A colleague asked this question...
"....here are some things we can presume the current administration favors. What would work better? How would WE craft legislation on these issues?
Common standards for math and literacy across the nation, tied to common assessments. Are these a necessary step to improving achievement in our lowest-performing schools and states? If we don't think they're going to "raise the bar"--then what strategies would address."
I have written about common standards across the whole country. It's no secret that I oppose this because I don't believe that anything that is crafted in Washington DC will help anything in my local neighborhood. The policies will not know the subtle differences in the school 2 blocks from my house and the school where I teach.....and therefore cannot hope to be responsive to the needs of the students in either of those schools.
I always think that the call for national standards is because we don't know what to do about the lowest performing schools and states? How would having national standards begin to address the societal problems that many of these schools face....and I think it's irresponsible to ask schools to solve the problems that social programs have not solved.
News flash. You can fix a social problem educationally.
How I would go about crafting legislation is to
- commission the local teachers & community members to identify the problems in their schools...both educational ones and social problems. Wouldn't you bet that the social workers, community based physicians, neighborhood clinic staff et al know more about the people who live in that neighborhood...and I'll bet they know how to help them with some of the unsolvable problems way better than some politician sitting in Washington DC.
- At the same time, have the teachers compare the national standards to what the state already has in place. Where I come from the state standards are typically much higher than the national standards. Before NCLB, math state standards called for student tests' to be performance-based instead of multiple choice. Same for science standards. NCLB stripped all this away and now we are immersed in computational drill...not the kinds of problems that promotes kids into becoming engineers or scientists.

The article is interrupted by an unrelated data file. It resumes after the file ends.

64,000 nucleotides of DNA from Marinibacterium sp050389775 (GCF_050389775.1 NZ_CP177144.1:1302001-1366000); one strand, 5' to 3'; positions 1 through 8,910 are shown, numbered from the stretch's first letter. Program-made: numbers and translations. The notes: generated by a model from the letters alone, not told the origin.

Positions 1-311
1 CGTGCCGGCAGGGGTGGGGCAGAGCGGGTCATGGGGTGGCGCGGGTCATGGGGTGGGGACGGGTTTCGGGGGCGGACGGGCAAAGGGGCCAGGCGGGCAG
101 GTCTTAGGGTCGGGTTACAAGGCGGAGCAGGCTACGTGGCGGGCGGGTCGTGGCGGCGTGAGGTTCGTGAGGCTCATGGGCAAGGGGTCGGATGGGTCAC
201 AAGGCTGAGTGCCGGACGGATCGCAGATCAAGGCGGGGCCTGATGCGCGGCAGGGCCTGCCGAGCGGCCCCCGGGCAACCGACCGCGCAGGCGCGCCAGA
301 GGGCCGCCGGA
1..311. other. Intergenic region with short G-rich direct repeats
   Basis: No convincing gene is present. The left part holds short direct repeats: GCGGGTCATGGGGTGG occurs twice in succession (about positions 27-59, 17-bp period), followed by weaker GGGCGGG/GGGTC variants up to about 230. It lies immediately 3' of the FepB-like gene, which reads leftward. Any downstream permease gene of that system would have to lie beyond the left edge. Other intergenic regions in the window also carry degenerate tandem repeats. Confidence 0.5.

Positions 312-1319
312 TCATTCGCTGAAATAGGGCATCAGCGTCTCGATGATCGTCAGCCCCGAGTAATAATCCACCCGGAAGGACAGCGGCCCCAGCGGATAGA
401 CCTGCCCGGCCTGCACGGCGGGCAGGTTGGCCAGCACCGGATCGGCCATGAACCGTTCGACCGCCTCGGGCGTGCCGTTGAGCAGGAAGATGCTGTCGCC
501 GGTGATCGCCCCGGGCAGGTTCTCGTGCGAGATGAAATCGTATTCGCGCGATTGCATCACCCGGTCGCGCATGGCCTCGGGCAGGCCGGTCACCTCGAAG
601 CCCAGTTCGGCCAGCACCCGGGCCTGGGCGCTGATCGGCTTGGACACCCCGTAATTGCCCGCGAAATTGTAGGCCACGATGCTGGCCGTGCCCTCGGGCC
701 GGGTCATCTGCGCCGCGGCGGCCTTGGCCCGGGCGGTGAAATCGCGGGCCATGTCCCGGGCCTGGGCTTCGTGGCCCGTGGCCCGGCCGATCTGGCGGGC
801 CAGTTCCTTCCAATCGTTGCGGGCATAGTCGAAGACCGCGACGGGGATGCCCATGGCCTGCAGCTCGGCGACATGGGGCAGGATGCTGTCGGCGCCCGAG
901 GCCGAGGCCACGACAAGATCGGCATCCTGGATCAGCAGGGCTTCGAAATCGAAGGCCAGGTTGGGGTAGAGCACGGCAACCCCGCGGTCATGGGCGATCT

- Remember the old block grant programs. Big federal parameters that allowed localities to solve their problems in ways that suited their people....well, I'd appropriate federal funding based on that kind of idea.
- Then every year when the block grant comes up for re-funding, I'd make them show how what the locality spent worked, didn't work and start all over again.
- If we are going to do national standards, then classroom teachers should design classroom based performance based testing. We should fight hard to make those tests relevant to our kids and as real world based as possible....get rid of all this high stakes testing on computers for days on end.
I'd be amazed if student performance wouldn't improve just by doing things to support kids as they grow up. These are the "finger in the dike" kinds of things that schools can't do but are being asked to do right now. You can't raise the bar if kids are worrying about basic needs.